from : http://www.truthdig.com
Posted on Sep 17, 2010
This review originally appeared in The TLS, whose website is www.the-tls.co.uk, and is reposted with permission.
Tony Blair’s political memoir has been pulled apart this week as though it were the palace of a fallen dictator, not so much reviewed as ransacked. Reporters have raced through its 700 pages as though each were some hitherto shuttered room hiding unused ammunition, looted antiquities, piles of purposeless propaganda, racks of vintage wines and extravagant wardrobes. With no prior newspaper serialization deal, there was a stampede for stories that matched the frenzy for Saddam’s Picassos or Mrs Marcos’s shoes. The British may not like him much any more but the media remain fascinated by the man who led their government for a decade, led an unelectable party to three election victories, followed an unprecedentedly unpopular American President into even more unpopular wars and redefined the role of Prime Minister for an age in which the lines between the political and the personal were themselves being redefined.
The best prospects for looters seemed to lie in the pages indexed under the name of Blair’s sometime collaborator, rival and loathed successor, Gordon Brown. Early results here were good. Although it was hardly any longer a surprise for Blair to say that his Chancellor of the Exchequer was “maddening” and had “zero emotional intelligence”, the news that in March 2006 Brown had blackmailed Blair with the threat of a formal investigation into the selling of peerages unless plans for pension reform were abandoned was sharp. “I have considered at length whether to include this episode”, Blair writes of the day when Britain seems to have come closest to an outright coup by one politician against another.
Revelation of the “truly nasty side of politics” is not, however, what Blair wants his book to be remembered for. Much of the personal abuse that marked the relationship between the two founders of the New Labour project remains unrepeated, at least for now. The consequence, in the Brown zones of Blair’s ransacked palace, has been unexpected emphasis on the long-time policy differences between the two men. Disputes over the modernization of welfare and the State’s role in solving the financial crisis were revealed in detail that was fresher, feeding the simultaneous media battle over who should be the next Labour leader and whether the TB-GBs (as the two men’s hatred became known) would continue into future generations, Blairites vs Brownites like some second-rate curse on the House of Atreus.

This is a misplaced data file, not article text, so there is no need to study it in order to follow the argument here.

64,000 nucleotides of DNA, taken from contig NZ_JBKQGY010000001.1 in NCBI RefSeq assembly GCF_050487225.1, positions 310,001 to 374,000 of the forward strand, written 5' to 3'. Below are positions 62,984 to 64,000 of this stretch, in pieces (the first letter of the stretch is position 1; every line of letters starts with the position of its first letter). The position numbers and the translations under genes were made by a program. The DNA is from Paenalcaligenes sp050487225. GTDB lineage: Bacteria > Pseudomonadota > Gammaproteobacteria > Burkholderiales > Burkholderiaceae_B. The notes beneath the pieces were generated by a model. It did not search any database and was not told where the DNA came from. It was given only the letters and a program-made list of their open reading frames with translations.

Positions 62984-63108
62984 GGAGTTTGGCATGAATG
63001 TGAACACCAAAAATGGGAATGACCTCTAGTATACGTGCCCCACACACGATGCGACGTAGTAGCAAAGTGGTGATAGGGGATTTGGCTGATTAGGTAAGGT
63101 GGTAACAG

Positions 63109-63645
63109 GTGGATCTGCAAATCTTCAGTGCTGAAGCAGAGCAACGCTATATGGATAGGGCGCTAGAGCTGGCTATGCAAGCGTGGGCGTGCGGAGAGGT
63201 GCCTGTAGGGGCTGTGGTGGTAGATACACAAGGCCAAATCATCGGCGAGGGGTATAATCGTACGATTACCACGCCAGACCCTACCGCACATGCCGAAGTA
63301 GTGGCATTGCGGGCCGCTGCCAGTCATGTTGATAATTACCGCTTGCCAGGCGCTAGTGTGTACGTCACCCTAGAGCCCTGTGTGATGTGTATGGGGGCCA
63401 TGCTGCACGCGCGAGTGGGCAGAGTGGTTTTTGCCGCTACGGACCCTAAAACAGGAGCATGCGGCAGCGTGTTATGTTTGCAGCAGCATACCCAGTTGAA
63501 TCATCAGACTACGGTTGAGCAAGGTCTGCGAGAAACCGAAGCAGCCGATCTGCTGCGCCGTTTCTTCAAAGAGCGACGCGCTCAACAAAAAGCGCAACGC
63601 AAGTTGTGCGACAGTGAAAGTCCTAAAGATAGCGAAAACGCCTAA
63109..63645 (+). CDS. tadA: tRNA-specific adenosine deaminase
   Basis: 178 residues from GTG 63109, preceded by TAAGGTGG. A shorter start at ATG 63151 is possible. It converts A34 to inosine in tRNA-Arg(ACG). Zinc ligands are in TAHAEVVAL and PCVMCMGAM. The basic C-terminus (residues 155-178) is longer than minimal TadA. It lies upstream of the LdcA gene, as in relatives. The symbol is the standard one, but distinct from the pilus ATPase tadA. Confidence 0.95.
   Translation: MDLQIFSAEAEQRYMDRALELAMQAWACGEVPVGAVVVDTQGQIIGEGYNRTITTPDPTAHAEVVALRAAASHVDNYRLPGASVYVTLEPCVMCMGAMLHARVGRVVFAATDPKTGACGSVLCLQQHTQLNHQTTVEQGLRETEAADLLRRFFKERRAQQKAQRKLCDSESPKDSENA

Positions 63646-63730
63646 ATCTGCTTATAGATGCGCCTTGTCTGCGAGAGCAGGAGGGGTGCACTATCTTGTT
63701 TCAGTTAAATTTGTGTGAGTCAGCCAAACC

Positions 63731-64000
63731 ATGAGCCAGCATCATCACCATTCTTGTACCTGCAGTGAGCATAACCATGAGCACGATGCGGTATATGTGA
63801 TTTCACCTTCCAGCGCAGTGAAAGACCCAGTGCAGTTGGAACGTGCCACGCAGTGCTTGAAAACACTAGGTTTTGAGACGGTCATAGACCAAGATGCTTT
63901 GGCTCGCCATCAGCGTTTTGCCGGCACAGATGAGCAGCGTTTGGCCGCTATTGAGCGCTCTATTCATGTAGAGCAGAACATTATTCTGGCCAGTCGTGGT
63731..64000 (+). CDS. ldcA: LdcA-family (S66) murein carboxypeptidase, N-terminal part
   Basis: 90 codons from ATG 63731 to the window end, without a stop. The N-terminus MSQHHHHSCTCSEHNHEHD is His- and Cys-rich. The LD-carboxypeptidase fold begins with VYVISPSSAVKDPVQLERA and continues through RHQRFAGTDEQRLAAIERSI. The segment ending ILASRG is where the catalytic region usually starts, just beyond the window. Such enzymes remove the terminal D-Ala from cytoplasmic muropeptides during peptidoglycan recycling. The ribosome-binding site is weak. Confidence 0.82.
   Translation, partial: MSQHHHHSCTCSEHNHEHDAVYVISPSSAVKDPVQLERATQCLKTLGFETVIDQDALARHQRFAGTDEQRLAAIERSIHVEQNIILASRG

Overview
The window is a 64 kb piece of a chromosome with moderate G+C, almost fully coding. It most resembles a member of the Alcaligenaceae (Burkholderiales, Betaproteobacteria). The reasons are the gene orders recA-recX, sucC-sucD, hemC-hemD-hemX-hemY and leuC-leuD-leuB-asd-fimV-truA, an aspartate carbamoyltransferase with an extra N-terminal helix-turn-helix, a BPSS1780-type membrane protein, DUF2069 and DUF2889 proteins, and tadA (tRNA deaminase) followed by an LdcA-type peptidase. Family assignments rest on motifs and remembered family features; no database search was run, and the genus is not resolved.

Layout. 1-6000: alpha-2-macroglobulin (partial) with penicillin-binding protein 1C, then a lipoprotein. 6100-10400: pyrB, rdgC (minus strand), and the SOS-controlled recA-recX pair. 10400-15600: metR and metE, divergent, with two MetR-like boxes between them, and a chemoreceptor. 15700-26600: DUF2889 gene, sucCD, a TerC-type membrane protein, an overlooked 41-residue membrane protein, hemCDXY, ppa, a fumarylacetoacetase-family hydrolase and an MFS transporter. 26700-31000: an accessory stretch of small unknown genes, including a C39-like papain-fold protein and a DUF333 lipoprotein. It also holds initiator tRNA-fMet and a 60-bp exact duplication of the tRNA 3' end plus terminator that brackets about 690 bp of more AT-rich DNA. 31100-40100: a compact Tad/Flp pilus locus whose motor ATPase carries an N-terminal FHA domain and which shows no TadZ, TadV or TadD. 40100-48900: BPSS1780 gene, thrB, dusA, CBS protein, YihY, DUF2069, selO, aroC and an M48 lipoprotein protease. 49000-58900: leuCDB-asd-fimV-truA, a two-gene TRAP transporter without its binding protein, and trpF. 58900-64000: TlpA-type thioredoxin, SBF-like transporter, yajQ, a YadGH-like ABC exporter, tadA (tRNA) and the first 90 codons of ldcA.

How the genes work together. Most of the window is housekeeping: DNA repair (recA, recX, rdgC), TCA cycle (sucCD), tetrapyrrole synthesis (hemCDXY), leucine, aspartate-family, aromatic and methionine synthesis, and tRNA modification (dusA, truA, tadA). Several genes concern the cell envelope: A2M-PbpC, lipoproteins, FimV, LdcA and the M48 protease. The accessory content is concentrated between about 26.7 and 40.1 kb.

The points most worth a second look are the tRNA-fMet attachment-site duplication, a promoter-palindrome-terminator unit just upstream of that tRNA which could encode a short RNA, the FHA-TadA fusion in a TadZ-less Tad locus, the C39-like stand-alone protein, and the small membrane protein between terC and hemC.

The other area that seemed a ripe source of stories was the one marked Iraq, especially the shrines to the genius of George W. Bush that the book’s limited pre-publicity had promised. The result here was more of a disappointment to those seeking new facts. But there are no new heights of hagiography either: when Bush is described as having been both “very smart” and of “immense simplicity in how he saw the world”, it is of interest now only to collectors of narrative contradiction. Blair has always been empathetic to a fault (he has a voice for every room), and in these parts he is writing for American readers who like their leaders treated with a pale-toned respect. Describing Camp David as “a collection of log cabins, very much American-style and very well done” is perhaps a little too lame even for the lowering prose that is the dominant vocal style here.